When we hear the term “white people,” it benefits both the speaker and listener if we take a moment to ask which of the four categories is being referenced. My white appearance is not the cause of bigoted police officers or the disproportionate number of black men in prison, but the white supremacy and privilege I benefit from are. If I make the discussion around a racist criminal justice system about my appearance, I lose out on the opportunity to engage in dialogue to address these very real problems.  If we are committed to dismantling white supremacy and mitigating privilege, we must be able to understand these distinctions and know that attacking a system of oppression will in fact liberate white culture and white people in the process.

2. Shut up.
If, like me, you are a white, heterosexual male born in the USA, you have won the lottery. Congratulations. Consequently, when you are the first to speak in any meeting or social gathering on an issue of import, you are asserting your presence as the authority. This is especially relevant when the topic concerns people who do not enjoy the privileges you do.  However, if you will simply listen first, with an open mind, prior to opening your trap, you might learn something. You’ll also be diminishing the normative trope of “white man as expert” that silences others and often shuts down discussions.

It is alarming to me how this myth of white male expertise even informs discussions of race, gender and sexuality. By listening first, you respect the under-represented voices that could remind us that diversity is not the same as integration and that concepts such as “postracial” and “colorblindness” serve only to assuage our anxiety. When discussions take a turn toward race and racism, this is most certainly the time to listen, and to do your best to listen in ways that trust the speaker is attacking whiteness, not white people. Value the voices and experiences of people who do not benefit in the ways you do. Make an effort to de-value the voices heard again and again — namely your own.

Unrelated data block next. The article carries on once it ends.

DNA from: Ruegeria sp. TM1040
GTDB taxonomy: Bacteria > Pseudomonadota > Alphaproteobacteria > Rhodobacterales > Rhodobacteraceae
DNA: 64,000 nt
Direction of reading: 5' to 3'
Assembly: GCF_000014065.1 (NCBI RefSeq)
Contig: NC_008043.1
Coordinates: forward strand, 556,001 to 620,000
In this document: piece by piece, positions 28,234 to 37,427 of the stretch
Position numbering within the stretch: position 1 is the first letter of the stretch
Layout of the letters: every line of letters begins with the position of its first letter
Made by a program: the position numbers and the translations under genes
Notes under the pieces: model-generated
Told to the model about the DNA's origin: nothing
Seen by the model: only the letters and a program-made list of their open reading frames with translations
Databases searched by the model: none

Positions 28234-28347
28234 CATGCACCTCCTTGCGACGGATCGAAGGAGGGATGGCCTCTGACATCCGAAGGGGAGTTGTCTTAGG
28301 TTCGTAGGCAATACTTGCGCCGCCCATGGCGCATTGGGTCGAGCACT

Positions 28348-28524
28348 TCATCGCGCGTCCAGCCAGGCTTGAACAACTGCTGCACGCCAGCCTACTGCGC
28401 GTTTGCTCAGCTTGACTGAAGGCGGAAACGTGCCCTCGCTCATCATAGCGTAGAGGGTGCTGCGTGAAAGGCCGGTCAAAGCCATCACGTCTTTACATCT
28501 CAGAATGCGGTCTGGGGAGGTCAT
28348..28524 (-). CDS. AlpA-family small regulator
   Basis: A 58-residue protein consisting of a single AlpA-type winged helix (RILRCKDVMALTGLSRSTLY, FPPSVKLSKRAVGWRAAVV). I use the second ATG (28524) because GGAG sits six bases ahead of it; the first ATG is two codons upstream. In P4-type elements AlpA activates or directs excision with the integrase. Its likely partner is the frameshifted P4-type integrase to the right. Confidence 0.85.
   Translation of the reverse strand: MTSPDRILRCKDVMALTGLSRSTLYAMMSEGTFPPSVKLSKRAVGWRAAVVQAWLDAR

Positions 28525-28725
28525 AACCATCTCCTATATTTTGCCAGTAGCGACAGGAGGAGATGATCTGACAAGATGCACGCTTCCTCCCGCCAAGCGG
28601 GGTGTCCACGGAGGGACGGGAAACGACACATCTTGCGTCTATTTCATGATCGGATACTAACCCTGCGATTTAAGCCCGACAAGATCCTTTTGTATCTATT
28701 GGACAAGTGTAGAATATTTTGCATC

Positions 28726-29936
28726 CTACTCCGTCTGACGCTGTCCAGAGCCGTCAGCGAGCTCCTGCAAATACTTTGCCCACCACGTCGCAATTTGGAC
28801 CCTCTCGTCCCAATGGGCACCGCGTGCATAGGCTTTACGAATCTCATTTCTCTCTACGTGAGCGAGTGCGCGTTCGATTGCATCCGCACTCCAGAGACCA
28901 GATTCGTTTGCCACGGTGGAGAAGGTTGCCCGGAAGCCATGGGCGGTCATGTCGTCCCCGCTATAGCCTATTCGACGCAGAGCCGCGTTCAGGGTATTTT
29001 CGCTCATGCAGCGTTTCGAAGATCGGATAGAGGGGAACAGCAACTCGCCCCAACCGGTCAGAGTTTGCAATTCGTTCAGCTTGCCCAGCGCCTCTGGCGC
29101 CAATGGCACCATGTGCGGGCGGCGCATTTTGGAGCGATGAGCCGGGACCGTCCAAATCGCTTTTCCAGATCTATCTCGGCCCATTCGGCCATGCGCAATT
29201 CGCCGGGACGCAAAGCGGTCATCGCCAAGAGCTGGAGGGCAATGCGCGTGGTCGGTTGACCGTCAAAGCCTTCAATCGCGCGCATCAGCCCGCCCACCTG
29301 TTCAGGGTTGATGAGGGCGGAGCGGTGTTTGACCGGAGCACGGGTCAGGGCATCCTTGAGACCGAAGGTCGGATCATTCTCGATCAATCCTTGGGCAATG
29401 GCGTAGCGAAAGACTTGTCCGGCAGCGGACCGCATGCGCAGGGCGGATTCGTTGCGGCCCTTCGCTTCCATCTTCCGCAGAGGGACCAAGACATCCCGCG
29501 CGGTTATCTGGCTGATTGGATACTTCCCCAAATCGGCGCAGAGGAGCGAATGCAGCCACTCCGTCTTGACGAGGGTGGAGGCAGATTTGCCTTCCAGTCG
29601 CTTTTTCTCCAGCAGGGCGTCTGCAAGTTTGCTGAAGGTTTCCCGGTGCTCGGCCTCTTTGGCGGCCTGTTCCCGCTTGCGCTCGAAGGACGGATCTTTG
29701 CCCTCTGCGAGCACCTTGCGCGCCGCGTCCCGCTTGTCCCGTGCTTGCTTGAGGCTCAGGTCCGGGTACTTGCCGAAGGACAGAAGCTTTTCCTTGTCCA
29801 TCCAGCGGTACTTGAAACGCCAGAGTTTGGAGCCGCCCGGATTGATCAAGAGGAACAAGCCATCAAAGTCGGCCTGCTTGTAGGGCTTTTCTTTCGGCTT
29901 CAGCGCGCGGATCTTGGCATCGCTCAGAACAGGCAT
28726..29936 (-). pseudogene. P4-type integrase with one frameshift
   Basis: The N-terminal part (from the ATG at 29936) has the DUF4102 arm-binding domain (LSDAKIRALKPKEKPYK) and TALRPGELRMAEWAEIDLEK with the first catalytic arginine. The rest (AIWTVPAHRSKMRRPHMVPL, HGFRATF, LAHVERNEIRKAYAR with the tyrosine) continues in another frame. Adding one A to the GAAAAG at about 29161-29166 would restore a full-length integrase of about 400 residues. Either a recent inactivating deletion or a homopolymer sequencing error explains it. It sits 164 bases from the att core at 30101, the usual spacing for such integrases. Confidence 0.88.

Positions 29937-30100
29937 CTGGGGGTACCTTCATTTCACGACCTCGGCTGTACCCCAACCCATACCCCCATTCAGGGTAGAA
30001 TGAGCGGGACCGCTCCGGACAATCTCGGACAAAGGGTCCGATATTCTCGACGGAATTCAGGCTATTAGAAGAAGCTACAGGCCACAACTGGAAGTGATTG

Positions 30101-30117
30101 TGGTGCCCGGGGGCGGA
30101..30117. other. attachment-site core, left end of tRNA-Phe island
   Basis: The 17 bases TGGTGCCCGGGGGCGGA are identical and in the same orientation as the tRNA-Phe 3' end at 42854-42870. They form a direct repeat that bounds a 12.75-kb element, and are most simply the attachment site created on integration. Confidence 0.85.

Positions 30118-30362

3. Talk to the non-white person first.
This step allows you to alleviate the micro-aggressions that those in the non-dominant groups feel daily. If two people, one who appears white and the other who does not, are standing in front you in, say, a retail situation, whom do you tend to address? Generally speaking, I’d hazard the guess the white person. Why? Because we live in a society that assumes whites have some innate expertise others do not.  We reinforce this notion when we ignore the non-white person and look to the white individuals to get to the correct answers. What would it look like, and mean, if white people turned first to the non-white person for suggestions, advice, questions, concerns? How might that minimize the invisibility and powerlessness felt on the part of non-whites? How might this let the white co-worker know that his or her opinion is not the only one of value? Importantly, how might it serve as a reminder to ourselves that white perspectives and their accompanying authority have been duly noted, and maybe its time to listen to other voices?

4. Stop faking the funk.
Nobody says faking the funk anymore — except for white people trying to sound black — which is what this point addresses. If you are in the company of non-whites and adopt your imagined understanding of their language, discourses, and social norms with the intentions of being adopted by that community, you are fooling no one.  Painfully, I learned this from experience.